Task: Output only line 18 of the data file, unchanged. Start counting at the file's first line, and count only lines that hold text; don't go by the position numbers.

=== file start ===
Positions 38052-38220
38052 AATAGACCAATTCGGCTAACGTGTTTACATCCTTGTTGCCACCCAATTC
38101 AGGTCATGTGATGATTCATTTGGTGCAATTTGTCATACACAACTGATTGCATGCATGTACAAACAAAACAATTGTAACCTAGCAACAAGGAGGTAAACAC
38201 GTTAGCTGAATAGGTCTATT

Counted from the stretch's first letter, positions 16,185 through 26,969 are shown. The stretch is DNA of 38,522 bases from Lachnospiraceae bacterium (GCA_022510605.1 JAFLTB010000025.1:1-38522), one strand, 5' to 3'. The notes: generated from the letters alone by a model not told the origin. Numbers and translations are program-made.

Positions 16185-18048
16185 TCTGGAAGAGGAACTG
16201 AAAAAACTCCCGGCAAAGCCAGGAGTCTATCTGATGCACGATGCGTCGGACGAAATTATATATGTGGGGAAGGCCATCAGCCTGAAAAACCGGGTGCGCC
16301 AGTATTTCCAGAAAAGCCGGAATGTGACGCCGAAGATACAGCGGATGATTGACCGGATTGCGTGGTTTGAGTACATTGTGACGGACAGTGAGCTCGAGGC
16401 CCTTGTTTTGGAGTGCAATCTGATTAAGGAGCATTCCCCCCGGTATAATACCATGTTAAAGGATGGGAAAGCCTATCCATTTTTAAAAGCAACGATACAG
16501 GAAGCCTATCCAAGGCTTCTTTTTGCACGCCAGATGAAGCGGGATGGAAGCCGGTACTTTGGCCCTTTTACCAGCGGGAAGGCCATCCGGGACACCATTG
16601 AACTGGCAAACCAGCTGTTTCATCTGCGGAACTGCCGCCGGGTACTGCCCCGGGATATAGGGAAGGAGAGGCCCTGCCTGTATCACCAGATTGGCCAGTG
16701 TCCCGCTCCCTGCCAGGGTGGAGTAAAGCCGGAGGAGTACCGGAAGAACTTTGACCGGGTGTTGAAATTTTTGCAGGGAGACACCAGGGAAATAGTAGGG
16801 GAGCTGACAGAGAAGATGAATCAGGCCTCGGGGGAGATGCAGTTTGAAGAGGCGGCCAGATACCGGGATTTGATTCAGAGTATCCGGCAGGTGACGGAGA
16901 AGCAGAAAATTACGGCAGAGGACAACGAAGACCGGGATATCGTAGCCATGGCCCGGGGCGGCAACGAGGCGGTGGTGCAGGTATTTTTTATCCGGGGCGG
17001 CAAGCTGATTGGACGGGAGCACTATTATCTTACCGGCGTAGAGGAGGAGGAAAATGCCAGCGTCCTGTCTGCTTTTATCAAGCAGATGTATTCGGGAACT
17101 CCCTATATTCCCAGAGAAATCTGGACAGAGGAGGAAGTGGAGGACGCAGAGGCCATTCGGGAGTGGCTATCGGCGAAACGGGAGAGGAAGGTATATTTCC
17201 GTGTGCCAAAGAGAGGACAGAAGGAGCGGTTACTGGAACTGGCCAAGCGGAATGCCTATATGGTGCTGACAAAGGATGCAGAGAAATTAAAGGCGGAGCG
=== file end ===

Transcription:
17201 GTGTGCCAAAGAGAGGACAGAAGGAGCGGTTACTGGAACTGGCCAAGCGGAATGCCTATATGGTGCTGACAAAGGATGCAGAGAAATTAAAGGCGGAGCG